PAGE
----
> y <- matrix(x,nrow=3)
> y
           [,1]       [,2]       [,3]      [,4]       [,5]      [,6]      [,7]
[1,] 0.04568824  0.8960703 -0.8948982 1.1288277 0.58078540 0.9317856 0.9921683
[2,] 1.43881538 -1.8202888 -1.9184689 0.8225570 0.72514585 0.8593448 0.4504853
[3,] 1.20726247  0.4110099 -1.6137212 0.7184721 0.02594232 0.1037182 1.1336430
          [,8]       [,9]      [,10]
[1,] 1.4560381 -1.8635712 -0.2822986
[2,] 0.5475995  0.4090884 -0.1865551
[3,] 1.9924938  2.0350326 -1.1014422
> apply(y,1,mean)
[1] 0.2990596 0.1327723 0.4912411

tapply

Apply a Function Over a Ragged Array

Description:

Apply a function to each cell of a ragged array, that is to each
(non-empty) group of values given by a unique combination of the
levels of certain factors.

Usage:

tapply(X, INDEX, FUN = NULL, …, simplify = TRUE)

Arguments:

X: an atomic object, typically a vector.

INDEX: list of one or more factors, each of same length as ‘X’. The
elements are coerced to factors by ‘as.factor’.

> x <- c(rnorm(10), runif(10), rnorm(10,1))
> f <- gl(3,10)
> tapply(x,f,range)
$`1`
[1] -1.918469  1.438815

$`2`
[1] 0.02594232 0.99216828

$`3`
[1] -1.863571  2.035033

Apply a Function to Multiple List or Vector Arguments

Description:

‘mapply’ is a multivariate version of ‘sapply’. ‘mapply’ applies
‘FUN’ to the first elements of each … argument, the second
elements, the third elements, and so on. Arguments are recycled
if necessary.

Usage:

mapply(FUN, …, MoreArgs = NULL, SIMPLIFY = TRUE,
USE.NAMES = TRUE)

Arguments:

FUN: function to apply, found via ‘match.fun’.

…: arguments to vectorize over (vectors or lists of strictly
positive length, or all of zero length). See also ‘Details’.

MoreArgs: a list of other arguments to ‘FUN’.

> list(rep(1,4), rep(2,3), rep(3,2), rep(4,1))
[[1]]
[1] 1 1 1 1

[[2]]
[1] 2 2 2

[[3]]
[1] 3 3

[[4]]
[1] 4

> mapply(rep,1:4,4:1)
[[1]]
[1] 1 1 1 1

[[2]]
[1] 2 2 2

[[3]]
[1] 3 3

[[4]]
[1] 4

> noise <- function(n, mean, sd) {
+ rnorm(n, mean, sd)
+ }
> noise(5,1,2)
[1]  2.3318087 -0.5513379  2.1479612  3.6134264  2.3675103
> noise(1:5,1:5,2) #wrong usage
[1] 1.1778732 0.3632799 6.2087896 2.9261086 3.5094597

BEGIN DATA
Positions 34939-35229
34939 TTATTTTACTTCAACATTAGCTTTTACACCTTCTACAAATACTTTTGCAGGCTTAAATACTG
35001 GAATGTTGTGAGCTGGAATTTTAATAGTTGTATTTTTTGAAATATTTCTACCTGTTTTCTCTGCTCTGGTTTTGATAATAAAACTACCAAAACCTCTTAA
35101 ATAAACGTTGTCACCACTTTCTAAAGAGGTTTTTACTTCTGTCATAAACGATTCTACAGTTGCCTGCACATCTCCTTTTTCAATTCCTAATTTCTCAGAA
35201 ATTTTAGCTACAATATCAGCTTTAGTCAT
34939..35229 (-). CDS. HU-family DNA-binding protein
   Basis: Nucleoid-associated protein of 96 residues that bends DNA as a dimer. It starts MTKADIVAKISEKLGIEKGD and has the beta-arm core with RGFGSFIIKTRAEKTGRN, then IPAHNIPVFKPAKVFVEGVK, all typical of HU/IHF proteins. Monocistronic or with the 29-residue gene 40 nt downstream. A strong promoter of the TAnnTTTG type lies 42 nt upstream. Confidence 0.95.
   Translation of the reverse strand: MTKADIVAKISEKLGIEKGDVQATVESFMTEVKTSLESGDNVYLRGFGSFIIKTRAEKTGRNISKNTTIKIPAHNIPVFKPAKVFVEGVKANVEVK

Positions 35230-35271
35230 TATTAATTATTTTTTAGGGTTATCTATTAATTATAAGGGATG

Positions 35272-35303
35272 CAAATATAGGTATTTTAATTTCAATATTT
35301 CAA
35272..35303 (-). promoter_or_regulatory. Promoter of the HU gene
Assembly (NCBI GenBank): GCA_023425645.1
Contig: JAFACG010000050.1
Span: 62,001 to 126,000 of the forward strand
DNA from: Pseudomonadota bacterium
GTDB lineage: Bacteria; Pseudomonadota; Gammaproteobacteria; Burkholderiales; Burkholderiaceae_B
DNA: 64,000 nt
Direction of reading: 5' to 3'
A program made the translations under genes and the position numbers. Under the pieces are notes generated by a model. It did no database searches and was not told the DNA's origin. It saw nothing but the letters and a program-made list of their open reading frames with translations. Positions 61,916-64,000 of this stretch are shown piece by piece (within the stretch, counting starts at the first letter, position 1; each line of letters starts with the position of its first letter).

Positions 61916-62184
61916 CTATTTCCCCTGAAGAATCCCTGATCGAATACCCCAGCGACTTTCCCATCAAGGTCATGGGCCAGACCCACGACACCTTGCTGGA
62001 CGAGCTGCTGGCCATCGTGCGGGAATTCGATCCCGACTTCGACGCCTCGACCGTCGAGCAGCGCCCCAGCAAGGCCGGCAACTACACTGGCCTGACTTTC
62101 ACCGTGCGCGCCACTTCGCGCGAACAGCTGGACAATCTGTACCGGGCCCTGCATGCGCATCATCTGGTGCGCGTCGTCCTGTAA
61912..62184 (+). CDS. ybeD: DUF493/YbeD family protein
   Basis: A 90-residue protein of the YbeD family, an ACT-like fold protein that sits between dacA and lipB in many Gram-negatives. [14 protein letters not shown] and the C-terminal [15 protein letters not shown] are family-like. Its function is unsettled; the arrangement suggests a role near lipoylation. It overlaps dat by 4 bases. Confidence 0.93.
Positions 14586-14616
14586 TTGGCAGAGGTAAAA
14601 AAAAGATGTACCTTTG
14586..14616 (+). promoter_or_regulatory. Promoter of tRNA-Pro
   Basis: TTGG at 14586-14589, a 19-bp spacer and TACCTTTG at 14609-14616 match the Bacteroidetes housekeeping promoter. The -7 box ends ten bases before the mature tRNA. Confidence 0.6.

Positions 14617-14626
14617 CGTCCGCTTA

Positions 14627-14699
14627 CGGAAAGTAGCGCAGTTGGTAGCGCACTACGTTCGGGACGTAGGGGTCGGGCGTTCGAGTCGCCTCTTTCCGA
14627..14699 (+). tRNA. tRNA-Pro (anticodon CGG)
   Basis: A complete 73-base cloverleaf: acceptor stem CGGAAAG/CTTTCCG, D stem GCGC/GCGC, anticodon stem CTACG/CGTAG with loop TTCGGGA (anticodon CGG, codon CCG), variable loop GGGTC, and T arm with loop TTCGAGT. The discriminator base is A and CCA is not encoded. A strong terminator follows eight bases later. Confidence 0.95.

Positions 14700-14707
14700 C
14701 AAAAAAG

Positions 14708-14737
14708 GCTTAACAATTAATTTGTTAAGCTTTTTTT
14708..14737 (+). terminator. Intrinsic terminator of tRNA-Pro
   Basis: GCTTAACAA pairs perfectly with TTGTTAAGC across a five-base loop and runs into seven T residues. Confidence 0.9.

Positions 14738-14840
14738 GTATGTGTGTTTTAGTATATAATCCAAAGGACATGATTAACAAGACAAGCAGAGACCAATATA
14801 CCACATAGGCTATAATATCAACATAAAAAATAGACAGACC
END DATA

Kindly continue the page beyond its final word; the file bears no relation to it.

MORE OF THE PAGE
> mapply(noise,1:5,1:5,2)
[[1]]
[1] -0.1760846

[[2]]
[1] -0.7810509 -1.4659350

[[3]]
[1] 3.0684418 0.7133993 4.5190991

[[4]]
[1] 1.946463 3.025599 2.906996 5.319200

[[5]]
[1] 5.443579 5.280245 2.844177 4.538039 6.393585

> list(noise(1,1,2), noise(2,2,2), noise(3,3,2), noise(4,4,2), noise(5,5,2))
[[1]]
[1] 1.524288

[[2]]
[1] 1.547129 5.261838

[[3]]
[1] 3.150581 4.107338 2.906161

[[4]]
[1] 3.280658 2.605533 3.905065 5.884222

[[5]]
[1] 5.200394 5.541272 4.189657 5.596289 5.019267

5.interaction

Compute Factor Interactions

Description:

‘interaction’ computes a factor which represents the interaction
of the given factors. The result of ‘interaction’ is always
unordered.

Usage:

interaction(…, drop = FALSE, sep = “.”, lex.order = FALSE)

> f1 <- gl(2,5)
> f2 <- gl(5,2)
> f1
 [1] 1 1 1 1 1 2 2 2 2 2
Levels: 1 2
> f2
 [1] 1 1 2 2 3 3 4 4 5 5
Levels: 1 2 3 4 5
> interaction(f1,f2)
 [1] 1.1 1.1 1.2 1.2 1.3 2.3 2.4 2.4 2.5 2.5
Levels: 1.1 2.1 1.2 2.2 1.3 2.3 1.4 2.4 1.5 2.5

6.plot

#plot two types of points in a scatter plot
> x <- rnorm(100)
> str(x)
 num [1:100] 1.128 -1.144 0.523 1.179 -0.602 ...
> y <- x + rnorm(100)
> str(y)
 num [1:100] 1.814 -2.452 0.271 1.844 -1.471 ...
> g <- gl(2,50, labels=c("Male", "Female"))
> str(g)
 Factor w/ 2 levels "Male","Female": 1 1 1 1 1 1 1 1 1 1 ...
> plot(x, y, type="n")
> points(x[g=="Male"], y[g=="Male"], col="green")
> points(x[g=="Female"], y[g=="Female"], col="blue")
> 

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积微,月不胜日,时不胜月,岁不胜时。凡人好敖慢小事,大事至,然后兴之务之。如是,则常不胜夫敦比于小事者矣!何也?小事之至也数,其悬日也博,其为积也大。大事之至也希,其悬日也浅,其为积也小。故善日者王,善时者霸,补漏者危,大荒者亡!故,王者敬日,霸者敬时,仅存之国危而后戚之。亡国至亡而后知亡,至死而后知死,亡国之祸败,不可胜悔也。霸者之善著也,可以时托也。王者之功名,不可胜日志也。财物货宝以大为重,政教功名者反是,能积微者速成。诗曰:德如毛,民鲜能克举之。此之谓也。